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What is a more modern variant of the interjection 'Lo!"

I'm looking for a single word which has the same effect but is less archaic.

It is a very formal context I want to use it in that you may find in a courtroom for example: 'He claims he is innocent of corruption, but lo! He is guilty of taking bribes!"

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It is a very formal context that you may find in a courtroom for example: 'He claims he is innocent of corruption, but lo! He is guily of taking bribes!" –  nicholas ainsworth Dec 6 '12 at 19:51
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We don't intone much in English these days. We're more about snarking. –  Robusto Dec 6 '12 at 19:53
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I'm thinking "dude". He claims he is innocent of corruption, but dude he is totally taking bribes. –  Marcus_33 Dec 6 '12 at 20:06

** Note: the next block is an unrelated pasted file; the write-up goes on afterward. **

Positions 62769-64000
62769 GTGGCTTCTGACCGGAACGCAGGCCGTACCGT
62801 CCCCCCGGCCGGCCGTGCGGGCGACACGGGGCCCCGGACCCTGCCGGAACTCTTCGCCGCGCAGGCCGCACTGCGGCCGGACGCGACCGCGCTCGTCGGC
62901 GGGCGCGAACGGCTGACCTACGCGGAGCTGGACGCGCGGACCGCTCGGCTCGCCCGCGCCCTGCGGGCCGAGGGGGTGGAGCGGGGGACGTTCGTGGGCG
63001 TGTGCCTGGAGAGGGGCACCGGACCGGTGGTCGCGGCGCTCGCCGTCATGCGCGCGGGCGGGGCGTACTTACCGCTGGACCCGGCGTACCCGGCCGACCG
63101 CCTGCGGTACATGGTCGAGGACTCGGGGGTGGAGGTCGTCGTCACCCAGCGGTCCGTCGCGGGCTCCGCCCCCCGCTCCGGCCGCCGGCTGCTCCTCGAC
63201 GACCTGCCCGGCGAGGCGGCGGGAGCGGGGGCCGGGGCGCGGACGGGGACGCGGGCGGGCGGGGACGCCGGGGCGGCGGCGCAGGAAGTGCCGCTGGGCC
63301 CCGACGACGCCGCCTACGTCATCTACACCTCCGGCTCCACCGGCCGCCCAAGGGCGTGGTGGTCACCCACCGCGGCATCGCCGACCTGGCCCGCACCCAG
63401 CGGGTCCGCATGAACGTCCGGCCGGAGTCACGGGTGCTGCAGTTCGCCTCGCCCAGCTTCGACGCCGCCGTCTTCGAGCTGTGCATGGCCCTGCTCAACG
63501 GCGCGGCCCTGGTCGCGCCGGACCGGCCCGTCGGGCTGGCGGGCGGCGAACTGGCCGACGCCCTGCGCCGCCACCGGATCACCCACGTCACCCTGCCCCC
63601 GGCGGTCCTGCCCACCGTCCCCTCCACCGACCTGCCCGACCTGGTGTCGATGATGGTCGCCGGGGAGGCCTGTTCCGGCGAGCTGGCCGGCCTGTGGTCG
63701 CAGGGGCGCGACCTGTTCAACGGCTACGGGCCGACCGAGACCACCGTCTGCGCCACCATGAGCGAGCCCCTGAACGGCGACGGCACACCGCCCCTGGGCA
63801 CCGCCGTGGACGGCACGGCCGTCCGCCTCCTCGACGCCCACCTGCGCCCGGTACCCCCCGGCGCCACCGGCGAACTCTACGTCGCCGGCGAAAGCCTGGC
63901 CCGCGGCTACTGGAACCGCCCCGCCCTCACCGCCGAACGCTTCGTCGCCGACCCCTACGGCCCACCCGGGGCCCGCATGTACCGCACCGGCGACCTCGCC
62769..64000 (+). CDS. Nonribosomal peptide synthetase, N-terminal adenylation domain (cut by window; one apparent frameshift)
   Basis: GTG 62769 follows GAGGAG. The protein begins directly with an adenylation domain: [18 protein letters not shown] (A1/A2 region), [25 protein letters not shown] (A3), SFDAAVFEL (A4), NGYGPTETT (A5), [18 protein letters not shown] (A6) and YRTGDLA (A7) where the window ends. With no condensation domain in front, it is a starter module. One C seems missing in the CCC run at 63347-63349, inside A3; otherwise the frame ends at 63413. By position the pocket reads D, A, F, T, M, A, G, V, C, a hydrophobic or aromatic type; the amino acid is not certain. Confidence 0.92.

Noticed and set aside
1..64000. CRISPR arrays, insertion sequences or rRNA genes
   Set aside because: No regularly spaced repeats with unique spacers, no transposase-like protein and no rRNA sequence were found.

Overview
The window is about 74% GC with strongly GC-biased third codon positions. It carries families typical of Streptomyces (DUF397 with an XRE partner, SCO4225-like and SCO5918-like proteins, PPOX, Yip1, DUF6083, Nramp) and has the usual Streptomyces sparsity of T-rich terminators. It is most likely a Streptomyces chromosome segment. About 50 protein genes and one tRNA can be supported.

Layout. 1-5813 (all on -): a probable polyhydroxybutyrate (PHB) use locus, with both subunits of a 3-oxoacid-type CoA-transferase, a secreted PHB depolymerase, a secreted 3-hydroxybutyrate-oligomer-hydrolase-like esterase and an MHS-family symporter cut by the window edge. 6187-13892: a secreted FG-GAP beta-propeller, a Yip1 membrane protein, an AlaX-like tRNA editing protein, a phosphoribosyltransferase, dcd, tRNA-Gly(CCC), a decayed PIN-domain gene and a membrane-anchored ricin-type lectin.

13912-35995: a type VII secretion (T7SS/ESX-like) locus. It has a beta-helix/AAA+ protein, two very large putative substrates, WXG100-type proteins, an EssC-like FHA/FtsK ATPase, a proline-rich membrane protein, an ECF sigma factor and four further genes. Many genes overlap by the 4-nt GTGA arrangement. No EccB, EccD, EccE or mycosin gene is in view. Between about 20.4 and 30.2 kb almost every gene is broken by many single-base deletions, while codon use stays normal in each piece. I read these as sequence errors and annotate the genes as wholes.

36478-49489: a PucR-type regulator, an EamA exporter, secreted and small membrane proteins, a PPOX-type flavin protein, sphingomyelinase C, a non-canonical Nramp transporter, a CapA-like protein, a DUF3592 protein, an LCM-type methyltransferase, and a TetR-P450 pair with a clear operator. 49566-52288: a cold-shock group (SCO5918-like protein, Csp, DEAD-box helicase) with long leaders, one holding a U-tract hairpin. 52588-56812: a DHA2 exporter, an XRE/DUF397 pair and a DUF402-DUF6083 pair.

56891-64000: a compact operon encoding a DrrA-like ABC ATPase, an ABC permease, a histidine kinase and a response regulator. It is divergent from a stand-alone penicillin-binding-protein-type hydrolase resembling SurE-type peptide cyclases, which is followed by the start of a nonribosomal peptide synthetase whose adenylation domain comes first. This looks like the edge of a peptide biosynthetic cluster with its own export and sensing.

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In a truly formal situation, I'd avoid anything that looked like an interjection and/or anything that involves an exclamation point. "He claims he is innocent of corruption, but he is guilty of taking bribes." –  Marthaª Dec 7 '12 at 0:42
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I have it on good authority that the modern equivalent of lo! is the homoglyphic lol. "He claims he is innocent of corruption, but lol, he is guilty of taking bribes!" –  coleopterist Dec 7 '12 at 3:50
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5 Answers 5

up vote 10 down vote accepted